Here is a posting from one of our blog members, Bud.
As a novice communion token collector, not only am I always learning new and interesting things about my hobby, but I’m also continually defining and redefining my collecting goals. Initially my interest was borne out of mere curiosity about these relics of which I’d never heard. As I read more and more about CTs and the circumstances of their use, I came to feel connected to the communicants who presented them at the Supper and to the church leadership that felt compelled to issue them.
I am a church pastor and have occasionally used biblical coins as touchstones in sermons or children’s messages, so the study of communion tokens was an understandable progression. I am also a member of the American Numismatic Association and have attended several national conventions, at which I’ve been fascinated by the educational exhibits, so when I saw that this year’s ANA Summer Seminar included a course on building competitive exhibits, my wheels started turning. Here was an opportunity to do something I loved and share my faith in a new and wider format.
|"I saw a CT hoard for sale ... and I thought, |
that would make a wonderful part of my exhibit."
My wife, although perhaps not completely understanding my passion for CTs, supports it. As the keeper of the family budget, she sets aside a monthly amount from our discretionary spending for me to purchase tokens. On occasion, when special opportunities present themselves, I’m allowed to splurge a bit. In the months prior to the hoard appearing for sale, we had agreed on a special one-time amount for me to buy a sizable (for me) and important (to me) portion of another collector’s treasures. However, a fortunate error occurred: she somehow budgeted more than I had requested.
We had a friend at our home for breakfast on the morning the hoard auction was ending, and during our meal I was describing to my wife and our friend my surprise at how little activity it had created. I had estimated that the hoard would close at $1,000 (a reasonably educated guess, I thought), far beyond my means. It was then that my wife reminded me that she had already budgeted an additional--and unused--amount for the month, and she encouraged me to bid on the hoard. So as she and our friend settled into conversation, I got online, and after two or three bids I was the proud—and surprised—owner of 138 tokens of Mearns Parish of Renfrewshire (Burzinski #4706), Scotland.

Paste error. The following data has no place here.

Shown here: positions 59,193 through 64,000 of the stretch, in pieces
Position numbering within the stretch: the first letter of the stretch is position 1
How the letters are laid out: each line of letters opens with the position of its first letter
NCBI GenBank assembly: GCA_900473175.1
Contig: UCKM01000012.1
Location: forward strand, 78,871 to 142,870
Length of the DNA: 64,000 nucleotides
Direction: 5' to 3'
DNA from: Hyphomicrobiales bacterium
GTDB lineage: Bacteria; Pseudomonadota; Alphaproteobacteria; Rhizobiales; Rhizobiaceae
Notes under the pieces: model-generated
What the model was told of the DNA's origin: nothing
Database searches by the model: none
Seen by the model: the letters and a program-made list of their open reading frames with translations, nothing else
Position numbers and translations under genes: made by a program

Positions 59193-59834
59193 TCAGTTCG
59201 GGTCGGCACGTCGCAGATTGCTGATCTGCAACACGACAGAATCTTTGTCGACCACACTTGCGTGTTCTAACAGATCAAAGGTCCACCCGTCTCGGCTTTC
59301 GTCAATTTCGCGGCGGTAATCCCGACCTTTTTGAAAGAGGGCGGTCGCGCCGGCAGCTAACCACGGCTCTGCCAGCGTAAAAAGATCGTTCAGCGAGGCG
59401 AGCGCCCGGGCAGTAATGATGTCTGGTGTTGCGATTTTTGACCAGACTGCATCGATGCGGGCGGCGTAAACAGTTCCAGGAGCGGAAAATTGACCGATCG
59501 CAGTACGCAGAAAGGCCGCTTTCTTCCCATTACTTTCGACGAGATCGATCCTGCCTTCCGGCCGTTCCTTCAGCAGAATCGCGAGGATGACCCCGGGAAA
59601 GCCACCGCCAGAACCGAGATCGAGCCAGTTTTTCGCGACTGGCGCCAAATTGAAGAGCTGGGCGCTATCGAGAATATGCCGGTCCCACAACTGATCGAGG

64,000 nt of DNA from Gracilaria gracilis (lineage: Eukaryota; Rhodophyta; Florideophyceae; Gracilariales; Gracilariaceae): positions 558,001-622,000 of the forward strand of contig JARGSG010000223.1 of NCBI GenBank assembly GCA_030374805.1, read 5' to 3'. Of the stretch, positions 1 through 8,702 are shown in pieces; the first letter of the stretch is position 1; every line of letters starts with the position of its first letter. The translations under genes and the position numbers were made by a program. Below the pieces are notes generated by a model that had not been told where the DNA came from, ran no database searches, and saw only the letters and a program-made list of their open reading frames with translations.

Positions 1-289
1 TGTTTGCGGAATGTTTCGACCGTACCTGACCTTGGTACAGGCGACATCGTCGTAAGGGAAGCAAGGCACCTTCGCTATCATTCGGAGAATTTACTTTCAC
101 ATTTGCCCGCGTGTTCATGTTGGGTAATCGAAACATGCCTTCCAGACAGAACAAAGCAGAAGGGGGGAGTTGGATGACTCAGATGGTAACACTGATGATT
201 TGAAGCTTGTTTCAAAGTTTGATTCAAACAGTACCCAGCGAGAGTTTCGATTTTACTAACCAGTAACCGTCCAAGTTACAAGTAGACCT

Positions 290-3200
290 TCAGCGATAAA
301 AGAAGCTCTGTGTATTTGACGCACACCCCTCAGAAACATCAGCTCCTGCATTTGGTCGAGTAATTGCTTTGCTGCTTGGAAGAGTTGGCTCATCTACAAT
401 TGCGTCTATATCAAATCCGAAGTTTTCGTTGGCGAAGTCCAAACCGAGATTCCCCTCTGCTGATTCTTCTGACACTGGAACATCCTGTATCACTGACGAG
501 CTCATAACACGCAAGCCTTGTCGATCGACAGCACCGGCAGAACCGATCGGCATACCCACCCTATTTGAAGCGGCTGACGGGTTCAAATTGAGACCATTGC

The tokens are of tables 1 through 4, with #4 more heavily represented. My assumption was that Mearns had issued tokens for those tables only, and tables 1 through 3 most frequently, hence greater numbers of table 4 pieces had survived. This theory was dashed when I noticed that Burzinski pictures a token of table 7. Remember, I said I was a novice.
Beyond what’s inscribed on the token, I know nothing about Mearns Parish. The token is dated 1849 (in Roman numerals), with the name of Minister Donald Mackellar, both on its obverse. The reverse is the common 1 Corinthians 11:24; “This do in remembrance of me.” In his reference, O. D. Cresswell lists the token as #4155; and Kerr & Lockie, #963 in theirs.
If any reader can further enlighten me about Mearns Parish or Reverend Mackellar, I’d appreciate it. Beyond the basics, I’ve not been able to discover anything.
My Summer Seminar class is in late June. My wife will be enjoying several days with a high school friend at a spa in Arizona while I’m in a stuffy classroom in Colorado Springs. We’re arguing about who has the better vacation plans!Perhaps I’ll see you in the exhibit area at an ANA show in the future.